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Helping Street Children in Honduras
Posted By Yuri Fortin On January 12, 2010 @ 1:07 am In Country Staff | 13 Comments
They live in abandoned buildings, cardboard boxes, parks or on the street. They frequent street corners, markets, gas stations, traffic lights and fast-food chains, meddle with the garbage, or sniff glue. Without a doubt, one of the biggest concerns for the Honduran government has been the rising number of children living in the streets – a tough environment without the care and protection of a family.
Children may end up on the streets for several reasons. They may have no choice — they are abandoned, orphaned or disowned by their parents. Or they may choose to live in the streets because of mistreatment or negligence or because their homes cannot provide them with their basic needs.
The majority of street kids live in the capital city of Tegucigalpa or in the second-largest city of the country, San Pedro Sula. Most fled from homes where abject poverty, violence, alcoholism and familial disintegration are the norm. In order to survive, they steal, dig through trash, shine shoes, or do other odd jobs.
Sadly, an estimated 90 percent of them become addicted to toxic “yellow” glue and paint thinner, which is highly addictive and extremely damaging to the human body, causing kidney failure, irreversible brain damage and, in some cases, death.
The reality is that many Honduran street kids do not make it to their 18th birthday because of the dangerous living conditions that prevail in the country.
Instead of going to school, the children are engaged in some kind of economic activity, ranging from begging to selling things like bubble gum or sweets, so they have no hope of escaping the cycle of need.
As child advocates, those at Compassion Honduras work to ensure that the children in every community have a voice and that their needs are met. The only qualifications for being an effective advocate are concern, compassion, commitment and action. This is the case of Pastor Pinto, a man of faith and vision who has been directing the Santidad church for nearly 20 years. He also directs the Catalina Student Center in the community of El Bosque in Tegucigalpa.
For many years this man has watched his now- 500-member congregation grow in number and quality. For a time he thought that he would continue doing it without any worries, just working with a great staff and servant leaders to continue with his ministry. But God had another plan for him.
Pastor Pinto has always been burdened with the problem of the street children in the country. On many occasions, street children have approached him in his car as he waited at traffic lights. Pastor Pinto felt a big concern for society’s indifference toward these kids, wondering, “Why does nobody care about them?”
When God started to work in his heart, he at first resisted the idea of getting involved because he was comfortable with his position at church. But with time, he started to open up to this idea. He began by talking with kids and later on invited them to church where they were fed and advised with love.
This started to bear fruit among the children, and with time and God’s blessing this action became a vision of love, named “Manuelito Project,” a special program destined to rescue children  from the streets.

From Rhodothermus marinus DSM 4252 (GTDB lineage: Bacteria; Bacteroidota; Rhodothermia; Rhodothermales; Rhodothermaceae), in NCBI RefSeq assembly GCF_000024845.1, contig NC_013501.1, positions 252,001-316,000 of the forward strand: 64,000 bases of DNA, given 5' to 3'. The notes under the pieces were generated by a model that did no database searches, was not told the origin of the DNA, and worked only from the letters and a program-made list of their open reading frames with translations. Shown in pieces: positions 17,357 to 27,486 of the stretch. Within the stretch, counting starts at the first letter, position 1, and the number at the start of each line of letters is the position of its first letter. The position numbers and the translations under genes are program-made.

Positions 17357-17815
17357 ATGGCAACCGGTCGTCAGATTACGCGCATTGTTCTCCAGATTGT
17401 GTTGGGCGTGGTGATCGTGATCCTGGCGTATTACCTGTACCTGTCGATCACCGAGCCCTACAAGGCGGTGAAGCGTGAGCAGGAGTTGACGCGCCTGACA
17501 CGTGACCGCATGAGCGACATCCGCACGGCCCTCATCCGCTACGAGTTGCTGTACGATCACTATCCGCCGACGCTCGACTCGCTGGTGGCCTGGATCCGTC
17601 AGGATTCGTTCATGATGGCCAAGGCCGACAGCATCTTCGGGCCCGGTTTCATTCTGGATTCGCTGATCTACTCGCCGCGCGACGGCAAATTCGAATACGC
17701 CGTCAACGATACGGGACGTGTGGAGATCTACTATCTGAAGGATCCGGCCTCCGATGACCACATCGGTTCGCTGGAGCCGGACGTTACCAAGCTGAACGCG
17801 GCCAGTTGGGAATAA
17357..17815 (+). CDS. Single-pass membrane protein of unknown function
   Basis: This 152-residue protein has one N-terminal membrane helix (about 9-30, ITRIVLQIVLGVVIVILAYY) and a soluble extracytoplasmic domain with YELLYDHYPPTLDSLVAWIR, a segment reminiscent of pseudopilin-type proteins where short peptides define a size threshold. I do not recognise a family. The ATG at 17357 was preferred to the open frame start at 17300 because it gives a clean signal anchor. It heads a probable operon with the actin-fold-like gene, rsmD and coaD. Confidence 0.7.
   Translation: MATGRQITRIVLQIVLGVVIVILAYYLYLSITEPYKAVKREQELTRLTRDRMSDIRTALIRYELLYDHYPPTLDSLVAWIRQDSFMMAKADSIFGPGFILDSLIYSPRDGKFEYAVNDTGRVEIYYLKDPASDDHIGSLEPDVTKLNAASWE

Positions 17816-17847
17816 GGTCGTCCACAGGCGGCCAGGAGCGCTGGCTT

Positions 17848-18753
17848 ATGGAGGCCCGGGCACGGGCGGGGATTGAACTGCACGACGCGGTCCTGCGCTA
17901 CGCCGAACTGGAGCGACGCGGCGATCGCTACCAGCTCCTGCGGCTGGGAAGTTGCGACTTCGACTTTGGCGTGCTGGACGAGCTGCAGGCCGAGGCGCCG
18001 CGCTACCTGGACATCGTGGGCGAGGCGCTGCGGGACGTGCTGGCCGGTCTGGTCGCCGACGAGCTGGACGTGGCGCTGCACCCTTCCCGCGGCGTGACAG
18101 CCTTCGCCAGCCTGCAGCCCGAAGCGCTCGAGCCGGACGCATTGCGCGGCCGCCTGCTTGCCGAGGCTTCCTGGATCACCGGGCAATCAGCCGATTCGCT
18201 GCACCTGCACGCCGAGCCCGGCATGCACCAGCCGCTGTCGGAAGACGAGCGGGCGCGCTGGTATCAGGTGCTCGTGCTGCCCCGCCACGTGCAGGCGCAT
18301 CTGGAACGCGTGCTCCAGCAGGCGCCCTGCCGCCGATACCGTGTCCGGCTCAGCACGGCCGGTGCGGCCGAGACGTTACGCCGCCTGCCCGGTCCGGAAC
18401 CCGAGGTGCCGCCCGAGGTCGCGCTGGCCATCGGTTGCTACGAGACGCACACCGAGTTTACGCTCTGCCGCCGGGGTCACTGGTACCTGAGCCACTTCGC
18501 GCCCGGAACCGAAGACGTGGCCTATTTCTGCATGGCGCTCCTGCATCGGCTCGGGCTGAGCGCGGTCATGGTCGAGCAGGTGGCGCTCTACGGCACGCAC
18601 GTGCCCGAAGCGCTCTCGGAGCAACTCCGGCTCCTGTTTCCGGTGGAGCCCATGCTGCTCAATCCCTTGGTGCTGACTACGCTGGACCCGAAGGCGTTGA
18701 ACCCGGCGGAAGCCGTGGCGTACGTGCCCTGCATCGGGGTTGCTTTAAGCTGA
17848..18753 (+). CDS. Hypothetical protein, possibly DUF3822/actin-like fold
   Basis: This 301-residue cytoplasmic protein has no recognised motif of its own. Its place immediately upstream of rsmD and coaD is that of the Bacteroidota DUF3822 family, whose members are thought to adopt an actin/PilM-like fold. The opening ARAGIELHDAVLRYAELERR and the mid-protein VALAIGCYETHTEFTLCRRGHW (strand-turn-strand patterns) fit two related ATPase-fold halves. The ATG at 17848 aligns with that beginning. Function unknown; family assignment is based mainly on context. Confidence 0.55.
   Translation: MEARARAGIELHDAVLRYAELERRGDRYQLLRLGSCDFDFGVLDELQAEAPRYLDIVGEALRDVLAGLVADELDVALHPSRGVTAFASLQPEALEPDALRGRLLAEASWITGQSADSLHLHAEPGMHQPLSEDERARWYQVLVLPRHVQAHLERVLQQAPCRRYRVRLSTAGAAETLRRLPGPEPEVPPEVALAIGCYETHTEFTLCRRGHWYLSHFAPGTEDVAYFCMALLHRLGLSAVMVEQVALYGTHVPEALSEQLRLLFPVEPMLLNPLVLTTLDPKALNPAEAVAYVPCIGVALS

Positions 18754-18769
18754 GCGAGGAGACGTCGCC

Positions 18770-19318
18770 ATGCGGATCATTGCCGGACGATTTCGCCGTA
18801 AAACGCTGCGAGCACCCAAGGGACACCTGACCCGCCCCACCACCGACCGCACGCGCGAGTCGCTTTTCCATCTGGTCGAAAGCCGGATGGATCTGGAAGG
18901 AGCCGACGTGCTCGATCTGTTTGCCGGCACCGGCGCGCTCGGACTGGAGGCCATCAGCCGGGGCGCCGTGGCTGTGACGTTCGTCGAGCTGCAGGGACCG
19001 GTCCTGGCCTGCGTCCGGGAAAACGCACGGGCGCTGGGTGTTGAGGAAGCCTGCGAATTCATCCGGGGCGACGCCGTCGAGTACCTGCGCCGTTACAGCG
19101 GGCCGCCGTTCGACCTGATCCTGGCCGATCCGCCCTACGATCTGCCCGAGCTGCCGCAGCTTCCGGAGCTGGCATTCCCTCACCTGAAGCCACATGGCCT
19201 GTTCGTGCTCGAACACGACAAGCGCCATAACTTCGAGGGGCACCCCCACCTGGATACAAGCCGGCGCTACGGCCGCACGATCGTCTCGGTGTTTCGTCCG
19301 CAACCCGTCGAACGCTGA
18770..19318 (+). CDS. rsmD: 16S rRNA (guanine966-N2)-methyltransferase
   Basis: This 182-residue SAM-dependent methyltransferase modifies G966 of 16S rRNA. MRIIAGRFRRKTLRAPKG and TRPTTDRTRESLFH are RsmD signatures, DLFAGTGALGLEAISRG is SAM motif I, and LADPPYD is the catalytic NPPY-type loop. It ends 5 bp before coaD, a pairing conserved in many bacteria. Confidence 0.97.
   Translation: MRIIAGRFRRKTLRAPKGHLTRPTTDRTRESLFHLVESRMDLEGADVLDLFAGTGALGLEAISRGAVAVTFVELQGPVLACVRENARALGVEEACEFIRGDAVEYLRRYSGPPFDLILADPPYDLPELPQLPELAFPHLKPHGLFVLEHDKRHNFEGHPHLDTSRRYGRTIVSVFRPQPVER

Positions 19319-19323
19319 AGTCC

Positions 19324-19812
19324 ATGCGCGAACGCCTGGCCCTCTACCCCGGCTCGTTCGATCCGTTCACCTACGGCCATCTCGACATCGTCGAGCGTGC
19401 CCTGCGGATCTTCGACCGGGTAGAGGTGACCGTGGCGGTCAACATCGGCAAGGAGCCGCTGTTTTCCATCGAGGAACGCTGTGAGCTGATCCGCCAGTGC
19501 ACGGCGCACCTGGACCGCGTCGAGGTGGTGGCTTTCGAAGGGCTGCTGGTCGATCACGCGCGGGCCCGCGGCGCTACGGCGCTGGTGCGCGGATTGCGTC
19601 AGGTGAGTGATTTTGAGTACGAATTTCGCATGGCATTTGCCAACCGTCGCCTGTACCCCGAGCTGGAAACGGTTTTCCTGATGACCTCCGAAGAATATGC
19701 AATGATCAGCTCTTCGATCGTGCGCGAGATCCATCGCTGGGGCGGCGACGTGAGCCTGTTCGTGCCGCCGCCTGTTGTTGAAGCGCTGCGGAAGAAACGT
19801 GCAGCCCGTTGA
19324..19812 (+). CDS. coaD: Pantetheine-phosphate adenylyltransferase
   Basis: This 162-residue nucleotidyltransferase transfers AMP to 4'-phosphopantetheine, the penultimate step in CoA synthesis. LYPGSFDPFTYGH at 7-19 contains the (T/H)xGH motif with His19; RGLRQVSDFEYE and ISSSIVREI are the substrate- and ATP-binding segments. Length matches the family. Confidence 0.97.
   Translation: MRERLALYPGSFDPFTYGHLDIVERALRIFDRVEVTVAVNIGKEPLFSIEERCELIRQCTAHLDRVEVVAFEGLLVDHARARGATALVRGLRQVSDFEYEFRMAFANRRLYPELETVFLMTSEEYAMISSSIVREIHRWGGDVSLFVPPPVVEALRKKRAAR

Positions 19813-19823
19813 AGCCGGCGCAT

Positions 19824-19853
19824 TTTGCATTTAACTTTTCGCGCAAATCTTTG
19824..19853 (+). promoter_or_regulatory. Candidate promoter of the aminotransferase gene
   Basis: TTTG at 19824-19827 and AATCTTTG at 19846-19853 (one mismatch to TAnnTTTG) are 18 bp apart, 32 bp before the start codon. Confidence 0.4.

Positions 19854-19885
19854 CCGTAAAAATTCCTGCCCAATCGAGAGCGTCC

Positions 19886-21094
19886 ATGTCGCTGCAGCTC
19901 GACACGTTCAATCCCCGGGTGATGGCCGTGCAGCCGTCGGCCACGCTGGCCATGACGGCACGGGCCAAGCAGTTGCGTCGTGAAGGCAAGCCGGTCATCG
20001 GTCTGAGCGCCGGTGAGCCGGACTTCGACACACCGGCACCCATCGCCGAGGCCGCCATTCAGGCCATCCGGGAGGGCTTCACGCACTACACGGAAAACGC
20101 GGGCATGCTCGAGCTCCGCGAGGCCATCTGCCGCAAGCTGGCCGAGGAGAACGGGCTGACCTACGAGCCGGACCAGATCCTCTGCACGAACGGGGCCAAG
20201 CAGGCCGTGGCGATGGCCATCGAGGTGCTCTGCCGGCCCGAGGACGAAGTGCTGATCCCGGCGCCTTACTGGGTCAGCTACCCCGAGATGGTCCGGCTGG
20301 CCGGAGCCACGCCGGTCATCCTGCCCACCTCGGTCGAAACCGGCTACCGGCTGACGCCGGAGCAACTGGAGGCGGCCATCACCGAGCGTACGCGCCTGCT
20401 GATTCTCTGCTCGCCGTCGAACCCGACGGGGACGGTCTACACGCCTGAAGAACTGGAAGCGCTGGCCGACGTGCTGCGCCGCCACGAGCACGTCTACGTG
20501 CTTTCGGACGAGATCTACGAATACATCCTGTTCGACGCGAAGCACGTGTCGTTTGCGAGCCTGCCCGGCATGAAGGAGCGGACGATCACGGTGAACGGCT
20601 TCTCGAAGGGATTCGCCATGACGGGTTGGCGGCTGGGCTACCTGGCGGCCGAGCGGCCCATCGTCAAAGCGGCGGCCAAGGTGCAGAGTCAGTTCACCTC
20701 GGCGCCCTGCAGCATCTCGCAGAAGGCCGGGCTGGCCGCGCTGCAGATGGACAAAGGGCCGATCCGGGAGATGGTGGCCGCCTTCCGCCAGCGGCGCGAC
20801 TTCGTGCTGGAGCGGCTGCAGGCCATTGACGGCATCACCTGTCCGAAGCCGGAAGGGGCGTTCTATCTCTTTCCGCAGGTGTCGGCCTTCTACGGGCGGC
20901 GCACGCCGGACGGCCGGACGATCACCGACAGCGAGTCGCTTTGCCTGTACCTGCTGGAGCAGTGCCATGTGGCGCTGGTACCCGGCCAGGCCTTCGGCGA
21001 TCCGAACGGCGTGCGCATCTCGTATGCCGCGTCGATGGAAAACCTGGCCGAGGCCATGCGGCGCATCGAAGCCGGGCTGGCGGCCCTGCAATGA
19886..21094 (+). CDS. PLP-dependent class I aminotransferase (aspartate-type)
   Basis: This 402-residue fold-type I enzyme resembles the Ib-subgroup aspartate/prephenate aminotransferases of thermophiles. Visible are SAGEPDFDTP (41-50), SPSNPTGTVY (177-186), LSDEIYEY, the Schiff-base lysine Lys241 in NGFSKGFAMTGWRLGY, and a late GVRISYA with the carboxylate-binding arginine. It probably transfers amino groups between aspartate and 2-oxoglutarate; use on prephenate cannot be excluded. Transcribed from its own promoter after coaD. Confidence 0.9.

“Manuelito” is a common name that represents any kid who lives in the streets and needs help and love. And the fact is that Pastor Pinto also was a fatherless kid.
“I never knew my father, and my mother got married with another man when I was like 9 years old … I was placed along with my older brother in a special center for poor children  where I lived for eight years, so as you can see it was a personal struggle in my life and now God has called me to look after these kids.”
The Manuelito Project is now helping 40 children in two special centers, one ofwhich is located within the church, called the transition home. Here the kids have rooms, and receive school classes, meals and love.
“What we do here is to recruit children from the streets. We bring them here, which is quite difficult because they do not want to come. We also educate them and teach them good hygiene habits, and we help them through counseling in order to overcome the addiction to drugs, especially shoe glue.”
There is also a field center located in the community of Talanga, 45 minutes from the capital city.
“We send a child to this place because they have improved a lot and have overcome the addiction to drugs.”
The Manuelito Center in Talanga is a beautiful place with a lot of space and great facilities for the children. In this place the children continue with their studies, learn computers, English, and how to work the land. The spiritual component is also very important for these children, who receive Bible teachings and the support of the center’s staff.
Children are very important for the kingdom of heaven; Pastor Pinto knows that it is a great responsibility not just for him, but for his staff and family. As a servant of the living God, he feels optimism and believes that something great will happen in the lives of these children.
Perhaps the best achievement for this man of faith is seeing these children free from drug addiction and becoming involved in the church ministries.
“It has not been easy for us. Each child is different with his or her own conduct patterns, but the Lord is with us so we cannot fail. We have many kids from the Manuelito Project who are now participating in the youth group, worship ministry and as Sunday school teachers.”
There is still so much to do, but for Pastor Pinto it has been a life-changing experience. He is confident that nothing is in vain and that the good seed that is being grown in these kids through the student center and the Manuelito Project will bear good fruits in time.
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